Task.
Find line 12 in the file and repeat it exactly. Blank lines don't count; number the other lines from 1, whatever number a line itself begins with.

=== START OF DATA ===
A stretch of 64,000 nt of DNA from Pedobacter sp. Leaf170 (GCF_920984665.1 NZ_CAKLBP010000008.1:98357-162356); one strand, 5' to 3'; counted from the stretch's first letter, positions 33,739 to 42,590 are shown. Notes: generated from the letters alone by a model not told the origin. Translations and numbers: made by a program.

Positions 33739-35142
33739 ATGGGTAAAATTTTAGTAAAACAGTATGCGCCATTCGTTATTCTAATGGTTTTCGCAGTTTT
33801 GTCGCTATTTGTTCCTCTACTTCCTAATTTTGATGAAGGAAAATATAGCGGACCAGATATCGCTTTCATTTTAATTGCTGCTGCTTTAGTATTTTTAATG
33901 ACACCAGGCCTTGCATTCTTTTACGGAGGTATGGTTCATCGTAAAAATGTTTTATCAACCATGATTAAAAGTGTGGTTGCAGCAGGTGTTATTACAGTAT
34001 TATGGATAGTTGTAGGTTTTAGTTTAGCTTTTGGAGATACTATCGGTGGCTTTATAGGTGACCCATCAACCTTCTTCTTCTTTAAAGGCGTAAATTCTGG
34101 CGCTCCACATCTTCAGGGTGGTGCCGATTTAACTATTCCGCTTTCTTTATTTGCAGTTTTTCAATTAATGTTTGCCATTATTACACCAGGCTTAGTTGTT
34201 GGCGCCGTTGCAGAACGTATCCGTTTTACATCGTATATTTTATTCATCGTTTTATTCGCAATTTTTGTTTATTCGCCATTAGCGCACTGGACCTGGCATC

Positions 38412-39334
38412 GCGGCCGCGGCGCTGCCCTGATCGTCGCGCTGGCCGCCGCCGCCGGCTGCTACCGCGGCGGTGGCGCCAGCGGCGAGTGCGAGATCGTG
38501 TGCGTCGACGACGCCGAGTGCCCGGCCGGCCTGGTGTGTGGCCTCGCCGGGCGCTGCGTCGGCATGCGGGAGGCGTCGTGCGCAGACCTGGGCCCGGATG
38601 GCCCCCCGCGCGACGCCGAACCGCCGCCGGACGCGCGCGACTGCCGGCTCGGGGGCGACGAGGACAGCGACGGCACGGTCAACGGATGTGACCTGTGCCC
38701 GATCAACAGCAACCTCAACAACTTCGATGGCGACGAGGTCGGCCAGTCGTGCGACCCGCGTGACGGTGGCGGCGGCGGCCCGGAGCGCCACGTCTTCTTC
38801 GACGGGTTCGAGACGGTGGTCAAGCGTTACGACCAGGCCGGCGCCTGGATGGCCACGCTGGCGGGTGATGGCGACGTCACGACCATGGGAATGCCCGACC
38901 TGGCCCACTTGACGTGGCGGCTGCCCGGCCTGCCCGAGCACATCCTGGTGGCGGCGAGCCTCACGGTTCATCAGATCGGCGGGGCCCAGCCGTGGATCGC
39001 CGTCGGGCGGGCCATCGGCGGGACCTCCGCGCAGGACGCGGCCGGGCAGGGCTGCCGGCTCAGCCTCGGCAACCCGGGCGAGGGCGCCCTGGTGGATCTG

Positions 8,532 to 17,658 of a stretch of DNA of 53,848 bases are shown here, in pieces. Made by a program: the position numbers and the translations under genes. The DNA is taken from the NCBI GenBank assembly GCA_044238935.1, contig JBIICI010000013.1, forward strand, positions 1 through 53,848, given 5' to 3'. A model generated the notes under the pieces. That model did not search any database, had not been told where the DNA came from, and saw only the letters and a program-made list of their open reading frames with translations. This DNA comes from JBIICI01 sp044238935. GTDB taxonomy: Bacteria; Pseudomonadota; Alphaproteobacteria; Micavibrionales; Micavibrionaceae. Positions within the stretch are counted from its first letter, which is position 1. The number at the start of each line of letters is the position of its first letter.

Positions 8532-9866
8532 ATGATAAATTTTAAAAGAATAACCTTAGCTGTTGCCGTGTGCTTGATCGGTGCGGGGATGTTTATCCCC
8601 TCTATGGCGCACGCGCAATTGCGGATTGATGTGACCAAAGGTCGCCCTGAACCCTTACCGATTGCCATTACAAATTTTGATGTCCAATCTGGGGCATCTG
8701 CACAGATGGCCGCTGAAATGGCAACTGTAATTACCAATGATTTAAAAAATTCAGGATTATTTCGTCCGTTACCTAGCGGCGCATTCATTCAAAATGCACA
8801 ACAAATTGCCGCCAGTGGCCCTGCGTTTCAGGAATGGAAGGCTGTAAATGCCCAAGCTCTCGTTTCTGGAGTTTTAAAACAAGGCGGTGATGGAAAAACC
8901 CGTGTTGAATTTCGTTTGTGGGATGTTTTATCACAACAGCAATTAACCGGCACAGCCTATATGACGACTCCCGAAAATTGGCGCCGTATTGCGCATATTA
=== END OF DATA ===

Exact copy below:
38601 GCCCCCCGCGCGACGCCGAACCGCCGCCGGACGCGCGCGACTGCCGGCTCGGGGGCGACGAGGACAGCGACGGCACGGTCAACGGATGTGACCTGTGCCC